There are many treatment options that are commonly used in Australia to remove breast cancer. However, it is important to note that the treatment options available vary between patient to patient. What this means is the treatment is determined by several factors on a case by case basis. You may be advised a different course of treatment depending on a number of factors. It is best to seek professional advice before making any decision on the type of treatment you require.
Factors determining treatment for breast cancer
The type of treatment is dependent upon various considerations, such as:
– The type of breast cancer the patient has been diagnosed with
– Whether the patient has already experienced menopause
– The size of the tumour, relative to the size of the breast
– The stage of the cancer which is determined by where the cancer is located, it if has remained in the breast only or if it has spread to other sections of the body
– The gradation of the cancerous cells
– The patient’s age and general health
– The test results of the cancerous cells
Breast cancer treatment options
Initial treatments may include several options, but this is dependent upon the type of cancer and the extent of it. The available treatment options for men are similar and as effective as those for women.
Radiotherapy: involves the use of radiation to kill the cancer cells. This form of treatment is usually offered to females who have undergone breast-conserving surgery. A side effect linked to the treatment process may include skin reddening similar to sunburn. This is a short-term side effect. A long term side effect may cause skin thickening in the area.
Chemotherapy: During this treatment option, patients will be given intravenous cancer-killing medications. This form of therapy may be offered to females as an additional option to radiotherapy, surgery or both. The side effects will depend on the medication type that is being used. It includes hair loss, vomiting and nausea.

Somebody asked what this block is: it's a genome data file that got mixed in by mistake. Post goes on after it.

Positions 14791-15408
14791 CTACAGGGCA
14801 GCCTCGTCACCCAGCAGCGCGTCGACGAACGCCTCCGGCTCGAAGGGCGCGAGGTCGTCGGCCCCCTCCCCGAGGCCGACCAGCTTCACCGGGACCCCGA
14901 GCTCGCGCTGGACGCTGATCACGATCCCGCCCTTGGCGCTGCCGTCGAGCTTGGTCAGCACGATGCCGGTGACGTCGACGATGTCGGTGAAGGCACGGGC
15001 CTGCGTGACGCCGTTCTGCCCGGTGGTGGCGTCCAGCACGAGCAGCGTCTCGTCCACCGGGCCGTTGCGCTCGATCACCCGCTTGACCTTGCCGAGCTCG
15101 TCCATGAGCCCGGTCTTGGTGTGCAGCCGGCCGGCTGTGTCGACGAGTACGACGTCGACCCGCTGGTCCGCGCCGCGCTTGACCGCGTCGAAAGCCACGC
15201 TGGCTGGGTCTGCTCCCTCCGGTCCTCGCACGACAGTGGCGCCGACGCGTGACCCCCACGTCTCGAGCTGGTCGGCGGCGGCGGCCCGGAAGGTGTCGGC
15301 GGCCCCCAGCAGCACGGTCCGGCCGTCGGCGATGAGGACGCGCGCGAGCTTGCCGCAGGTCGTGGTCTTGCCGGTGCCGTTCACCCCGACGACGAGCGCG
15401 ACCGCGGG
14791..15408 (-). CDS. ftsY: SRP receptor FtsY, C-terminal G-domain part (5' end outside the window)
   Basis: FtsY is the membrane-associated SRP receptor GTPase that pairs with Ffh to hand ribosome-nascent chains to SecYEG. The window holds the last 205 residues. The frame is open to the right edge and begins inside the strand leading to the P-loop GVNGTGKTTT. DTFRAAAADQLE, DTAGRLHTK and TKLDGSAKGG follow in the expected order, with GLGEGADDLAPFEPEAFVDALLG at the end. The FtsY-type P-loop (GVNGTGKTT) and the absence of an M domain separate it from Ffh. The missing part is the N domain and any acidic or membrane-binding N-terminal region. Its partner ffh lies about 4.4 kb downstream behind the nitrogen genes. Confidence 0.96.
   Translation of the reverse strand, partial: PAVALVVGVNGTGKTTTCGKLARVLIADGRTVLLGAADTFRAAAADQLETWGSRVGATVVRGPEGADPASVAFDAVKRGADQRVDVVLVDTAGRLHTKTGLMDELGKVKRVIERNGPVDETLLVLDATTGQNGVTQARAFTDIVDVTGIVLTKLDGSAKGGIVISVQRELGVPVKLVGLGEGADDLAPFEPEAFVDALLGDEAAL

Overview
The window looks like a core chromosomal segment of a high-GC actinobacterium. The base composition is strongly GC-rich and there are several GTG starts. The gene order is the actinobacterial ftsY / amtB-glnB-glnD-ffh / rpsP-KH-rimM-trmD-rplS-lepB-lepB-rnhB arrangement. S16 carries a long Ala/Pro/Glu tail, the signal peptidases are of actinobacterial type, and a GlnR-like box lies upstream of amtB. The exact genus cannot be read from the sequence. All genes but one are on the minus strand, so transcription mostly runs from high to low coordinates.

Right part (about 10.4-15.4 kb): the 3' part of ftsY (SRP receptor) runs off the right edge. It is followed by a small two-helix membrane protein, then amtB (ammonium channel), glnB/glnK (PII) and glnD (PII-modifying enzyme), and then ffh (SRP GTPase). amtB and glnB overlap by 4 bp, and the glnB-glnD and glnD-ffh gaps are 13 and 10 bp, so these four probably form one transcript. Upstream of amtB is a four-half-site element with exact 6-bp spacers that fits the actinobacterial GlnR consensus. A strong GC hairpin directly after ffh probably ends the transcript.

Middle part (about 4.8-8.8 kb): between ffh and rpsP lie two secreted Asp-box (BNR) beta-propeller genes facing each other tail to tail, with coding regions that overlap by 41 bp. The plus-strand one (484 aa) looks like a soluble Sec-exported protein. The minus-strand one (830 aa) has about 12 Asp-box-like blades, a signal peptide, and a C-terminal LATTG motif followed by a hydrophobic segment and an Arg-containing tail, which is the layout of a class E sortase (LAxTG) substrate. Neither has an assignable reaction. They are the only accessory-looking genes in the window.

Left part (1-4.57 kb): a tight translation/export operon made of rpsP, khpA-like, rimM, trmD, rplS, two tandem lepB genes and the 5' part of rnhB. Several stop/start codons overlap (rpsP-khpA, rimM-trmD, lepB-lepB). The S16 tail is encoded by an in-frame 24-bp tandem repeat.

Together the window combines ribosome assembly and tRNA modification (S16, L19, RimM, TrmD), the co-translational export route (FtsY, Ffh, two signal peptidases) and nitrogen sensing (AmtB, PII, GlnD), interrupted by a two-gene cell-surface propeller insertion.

Hormone therapy: Several types of breast cancer are influenced by progesterone and oestrogen, the sex hormones. Hormone treatment may reduce the chances of re-occurrence of the disease.
Complementary therapies: If used in combination with conventional treatment options, these therapies may improve your quality of life, but some may not help at all and could be harmful.
Immune or biological therapies: This form of therapy boosts the immune system to aid in the fight against cancer. There are several variations of this type of therapy that is currently being used to treat breast cancer. Research is ongoing in an attempt to find the most effective therapy.
Surgery: Surgery is the preferred option. It involves the removal of the cancerous tumour, including the surrounding tissue and at times, the lymph nodes that are situated close by. The options are:
1) Mastectomy: This involves removing the entire breast, as well as the lymph nodes that are in the armpits. It is often not necessary to undergo radio or chemotherapy.
2) Breast-conserving therapy: This is a small operation where the cancer and some of the tissue around it is removed. Most of the breast remains after this operation.
All forms of surgery come with risks. Side effects may include bleeding, infection, blood clots, arm swelling and nerve damage. It is important to consult your health professional for more information about the side effects of your course of treatment for breast cancer.